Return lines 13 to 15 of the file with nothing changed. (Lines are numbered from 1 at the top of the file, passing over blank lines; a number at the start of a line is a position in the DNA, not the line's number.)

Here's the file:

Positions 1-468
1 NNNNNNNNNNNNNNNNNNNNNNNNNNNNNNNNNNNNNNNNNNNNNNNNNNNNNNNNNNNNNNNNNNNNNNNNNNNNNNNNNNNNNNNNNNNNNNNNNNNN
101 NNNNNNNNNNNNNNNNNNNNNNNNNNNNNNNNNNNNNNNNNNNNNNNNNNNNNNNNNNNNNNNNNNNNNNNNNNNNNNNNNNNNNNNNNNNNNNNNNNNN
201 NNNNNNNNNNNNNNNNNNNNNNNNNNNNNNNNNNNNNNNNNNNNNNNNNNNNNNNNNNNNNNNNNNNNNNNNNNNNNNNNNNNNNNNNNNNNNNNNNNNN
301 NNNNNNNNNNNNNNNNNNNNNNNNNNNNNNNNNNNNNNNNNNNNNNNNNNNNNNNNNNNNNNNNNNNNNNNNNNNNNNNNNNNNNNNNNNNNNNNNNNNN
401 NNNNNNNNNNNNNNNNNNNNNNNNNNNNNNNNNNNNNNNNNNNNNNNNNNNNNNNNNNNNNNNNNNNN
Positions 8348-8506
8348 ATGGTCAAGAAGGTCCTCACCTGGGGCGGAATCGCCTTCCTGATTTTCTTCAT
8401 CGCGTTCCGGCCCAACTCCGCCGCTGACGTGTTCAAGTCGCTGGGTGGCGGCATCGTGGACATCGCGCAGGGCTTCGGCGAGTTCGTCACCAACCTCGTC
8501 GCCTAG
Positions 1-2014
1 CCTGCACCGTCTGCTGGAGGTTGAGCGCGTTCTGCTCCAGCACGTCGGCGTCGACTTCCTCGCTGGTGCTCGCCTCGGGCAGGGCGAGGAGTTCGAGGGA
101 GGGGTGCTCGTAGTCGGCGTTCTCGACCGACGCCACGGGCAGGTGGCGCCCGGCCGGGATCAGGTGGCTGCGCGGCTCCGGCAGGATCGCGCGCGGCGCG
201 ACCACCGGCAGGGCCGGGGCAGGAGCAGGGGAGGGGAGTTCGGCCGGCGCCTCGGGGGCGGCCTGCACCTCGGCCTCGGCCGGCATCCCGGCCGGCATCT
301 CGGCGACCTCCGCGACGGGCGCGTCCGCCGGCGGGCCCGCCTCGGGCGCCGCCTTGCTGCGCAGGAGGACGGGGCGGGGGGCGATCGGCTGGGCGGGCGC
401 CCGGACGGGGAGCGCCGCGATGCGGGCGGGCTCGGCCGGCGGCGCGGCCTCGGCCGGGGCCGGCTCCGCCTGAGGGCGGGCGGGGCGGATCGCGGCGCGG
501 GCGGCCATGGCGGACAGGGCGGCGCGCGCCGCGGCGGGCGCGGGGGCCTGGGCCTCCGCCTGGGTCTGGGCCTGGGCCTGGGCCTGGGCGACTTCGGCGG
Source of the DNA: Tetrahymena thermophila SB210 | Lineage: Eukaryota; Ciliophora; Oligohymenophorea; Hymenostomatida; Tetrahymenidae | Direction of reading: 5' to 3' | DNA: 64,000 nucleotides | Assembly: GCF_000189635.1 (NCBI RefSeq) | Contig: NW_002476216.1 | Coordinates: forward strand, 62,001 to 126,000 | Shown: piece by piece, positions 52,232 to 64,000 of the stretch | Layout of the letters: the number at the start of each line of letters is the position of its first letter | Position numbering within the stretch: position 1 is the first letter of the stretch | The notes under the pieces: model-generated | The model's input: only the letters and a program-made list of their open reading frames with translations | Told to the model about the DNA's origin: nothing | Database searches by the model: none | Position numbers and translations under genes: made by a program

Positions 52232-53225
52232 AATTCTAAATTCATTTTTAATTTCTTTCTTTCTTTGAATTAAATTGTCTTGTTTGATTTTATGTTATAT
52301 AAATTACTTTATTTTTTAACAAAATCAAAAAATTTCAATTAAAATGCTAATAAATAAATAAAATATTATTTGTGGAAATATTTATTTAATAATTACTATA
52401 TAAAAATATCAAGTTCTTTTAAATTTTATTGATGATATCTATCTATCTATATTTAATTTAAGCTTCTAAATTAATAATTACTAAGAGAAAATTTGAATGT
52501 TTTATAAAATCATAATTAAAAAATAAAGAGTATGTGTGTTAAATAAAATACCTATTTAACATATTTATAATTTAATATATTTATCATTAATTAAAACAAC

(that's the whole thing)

101 GGGGTGCTCGTAGTCGGCGTTCTCGACCGACGCCACGGGCAGGTGGCGCCCGGCCGGGATCAGGTGGCTGCGCGGCTCCGGCAGGATCGCGCGCGGCGCG
201 ACCACCGGCAGGGCCGGGGCAGGAGCAGGGGAGGGGAGTTCGGCCGGCGCCTCGGGGGCGGCCTGCACCTCGGCCTCGGCCGGCATCCCGGCCGGCATCT
301 CGGCGACCTCCGCGACGGGCGCGTCCGCCGGCGGGCCCGCCTCGGGCGCCGCCTTGCTGCGCAGGAGGACGGGGCGGGGGGCGATCGGCTGGGCGGGCGC